Triangle Consolidator 1.1

Triangle Consolidator 1.1


I imagine most people would only have come looking for TC if they knew what they wanted in the first place. The programmers' guide that you probably want is in the next section. The following is just a little purpose and history.

TC, or "triangle consolidator", constructs triangle strips or triangle fans from independent triangle data. The geometric transformation of 3D points onto a 2D screen involves some heavy math, and you can realize a performance benefit by reusing the results of that math where possible. Each new triangle strip or fan is constructed from one of the edges of the previous triangle and a new vertex.

You can achieve 3x performance minus the cost of transforming the first two vertices per strip. Thus it's important that strips and fans are made as long as possible (fewer strips and fans). Some architectures have a maximum preferred strip length, after which the engine may stall.

I wrote meshifier in 1995 because Sharon Clay at Silicon Graphics asked me how I might construct strips from a lattice of triangles as an interview question. It has some fundamental architectural limitations. Some, like an error in the reset code and being able to specify that triangles should not be output in reverse order, have been fixed by Neal Tringham and are incorporated in the new version available from his web page. Others, such as the limitation on numbers of vertices and connectivity, are harder to repair.

In "TC" I've attempted to fix those old errors. TC attempts to consolidate triangles limited only by the limits of the machine' available memory and speed. I have changed the API, using OpenGL as a loose model (although OpenGL arguably has its shape because it provides a hardware abstraction layer), so that more algorithmic abstractions and optimizations are possible. I have tried to build in features which are useful to modelers and offline optimization tools, such as whether or not to honor vertex ordering. I have also spent a few days trying to test the code nominally and attempt to have some confidence that even its low-memory behavior is predictable.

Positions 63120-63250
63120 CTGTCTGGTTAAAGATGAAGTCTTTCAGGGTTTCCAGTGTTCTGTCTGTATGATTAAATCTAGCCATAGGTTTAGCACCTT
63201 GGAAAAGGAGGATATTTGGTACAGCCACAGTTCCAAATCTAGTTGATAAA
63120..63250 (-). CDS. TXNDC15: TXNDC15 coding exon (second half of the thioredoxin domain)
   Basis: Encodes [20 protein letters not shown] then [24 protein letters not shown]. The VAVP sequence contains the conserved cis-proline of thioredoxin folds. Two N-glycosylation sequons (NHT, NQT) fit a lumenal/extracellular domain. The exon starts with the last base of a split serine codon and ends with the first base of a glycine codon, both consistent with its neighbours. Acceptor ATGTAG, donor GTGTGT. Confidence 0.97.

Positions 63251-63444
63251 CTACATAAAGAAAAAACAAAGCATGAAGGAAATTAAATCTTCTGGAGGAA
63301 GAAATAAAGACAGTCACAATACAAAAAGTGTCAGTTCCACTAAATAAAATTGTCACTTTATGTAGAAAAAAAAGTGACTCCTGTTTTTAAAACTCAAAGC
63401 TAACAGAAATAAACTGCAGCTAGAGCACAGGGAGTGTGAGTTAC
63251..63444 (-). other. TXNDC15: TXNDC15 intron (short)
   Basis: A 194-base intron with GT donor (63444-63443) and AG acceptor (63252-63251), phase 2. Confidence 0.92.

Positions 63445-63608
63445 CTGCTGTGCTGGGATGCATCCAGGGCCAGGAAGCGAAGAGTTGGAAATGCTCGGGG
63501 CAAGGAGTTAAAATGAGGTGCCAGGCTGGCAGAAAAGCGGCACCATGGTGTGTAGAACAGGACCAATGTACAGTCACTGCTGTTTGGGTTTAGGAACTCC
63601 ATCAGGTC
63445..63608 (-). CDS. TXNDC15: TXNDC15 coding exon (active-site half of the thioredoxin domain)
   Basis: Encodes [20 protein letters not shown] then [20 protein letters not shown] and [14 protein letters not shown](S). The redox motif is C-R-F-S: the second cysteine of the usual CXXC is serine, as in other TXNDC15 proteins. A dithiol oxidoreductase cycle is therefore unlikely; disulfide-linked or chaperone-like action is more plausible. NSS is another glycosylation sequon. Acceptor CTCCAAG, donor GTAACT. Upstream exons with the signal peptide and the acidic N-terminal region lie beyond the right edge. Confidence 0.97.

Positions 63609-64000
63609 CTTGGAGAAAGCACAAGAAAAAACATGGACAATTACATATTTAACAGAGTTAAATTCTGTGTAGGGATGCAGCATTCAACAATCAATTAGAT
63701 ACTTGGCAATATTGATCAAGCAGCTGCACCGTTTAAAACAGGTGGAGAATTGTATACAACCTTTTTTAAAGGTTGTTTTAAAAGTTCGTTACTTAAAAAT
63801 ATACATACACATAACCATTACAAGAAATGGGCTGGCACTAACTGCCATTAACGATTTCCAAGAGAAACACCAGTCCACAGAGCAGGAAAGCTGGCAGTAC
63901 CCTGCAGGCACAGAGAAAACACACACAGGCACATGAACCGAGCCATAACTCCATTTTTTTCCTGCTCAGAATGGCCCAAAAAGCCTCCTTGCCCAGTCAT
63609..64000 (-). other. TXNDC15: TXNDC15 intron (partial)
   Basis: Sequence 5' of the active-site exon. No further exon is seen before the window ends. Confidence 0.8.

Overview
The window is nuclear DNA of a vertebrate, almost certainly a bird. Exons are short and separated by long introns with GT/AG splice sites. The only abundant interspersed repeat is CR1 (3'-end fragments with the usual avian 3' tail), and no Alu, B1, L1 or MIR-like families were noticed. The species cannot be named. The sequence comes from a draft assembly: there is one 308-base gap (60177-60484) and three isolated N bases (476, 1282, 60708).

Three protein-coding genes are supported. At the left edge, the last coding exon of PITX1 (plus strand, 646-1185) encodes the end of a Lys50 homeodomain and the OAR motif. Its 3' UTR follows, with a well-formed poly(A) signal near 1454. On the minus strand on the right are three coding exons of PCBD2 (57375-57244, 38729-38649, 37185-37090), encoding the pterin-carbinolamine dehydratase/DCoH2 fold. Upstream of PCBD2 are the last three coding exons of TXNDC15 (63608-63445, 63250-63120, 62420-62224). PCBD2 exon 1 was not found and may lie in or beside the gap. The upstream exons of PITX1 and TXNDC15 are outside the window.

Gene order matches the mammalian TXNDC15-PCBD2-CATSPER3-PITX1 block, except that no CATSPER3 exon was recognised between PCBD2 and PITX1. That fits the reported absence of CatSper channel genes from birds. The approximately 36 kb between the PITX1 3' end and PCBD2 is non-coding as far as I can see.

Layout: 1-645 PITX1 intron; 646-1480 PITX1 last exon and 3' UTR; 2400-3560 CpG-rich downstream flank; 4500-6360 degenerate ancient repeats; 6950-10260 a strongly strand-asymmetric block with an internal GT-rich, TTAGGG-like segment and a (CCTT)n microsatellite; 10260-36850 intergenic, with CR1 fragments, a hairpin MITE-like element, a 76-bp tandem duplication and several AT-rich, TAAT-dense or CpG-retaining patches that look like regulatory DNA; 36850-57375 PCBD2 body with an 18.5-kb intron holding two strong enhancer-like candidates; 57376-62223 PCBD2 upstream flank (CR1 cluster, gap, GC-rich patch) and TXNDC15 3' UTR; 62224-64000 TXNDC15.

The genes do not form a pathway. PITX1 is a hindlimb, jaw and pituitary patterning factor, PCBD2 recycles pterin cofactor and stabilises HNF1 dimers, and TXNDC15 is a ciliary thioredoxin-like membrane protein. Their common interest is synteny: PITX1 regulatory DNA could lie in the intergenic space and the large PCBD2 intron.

I hope you find it useful. ---Brad Grantham

Triangle Consolidator API

TC is meant to be used in an offline modeling process. It is probably too slow to be used to optimize data per frame for the purpose of interactive display. It also does not provide any facility (yet) for merging spacial coordinates together to form an indexed vertex list. TC only operates on the indices of indexed triangles. Maintaining the actual vertex array (containing the traditional v3f, n3f, etc) is up to the application. I perceive this is useful, however, in that TC needs no knowledge of how vertex data is stored; it only needs to know connectivity information. An application program creates an ACTCData structure and then repeats a cycle of optionally setting flags, inputting triangles, and then receiving the output primitives.

Language and Namespace

TC 1.1 is provided with a C language interface. Mostly this is because many people (including me) still prefer to program in C and I don't want to force people to write C++. TC is also implemented in C, but I don't think this is that important, since you could implement the library internals in C++ and still export a C API.

The namespace of all functions and identifiers in TC is protected using the initials of my software organization Applied Conjecture and TC. All functions in TC are prefixed with actc. All symbolic constants and #defines are prefixed with ACTC_. All exported data structures are prefixed with ACTC.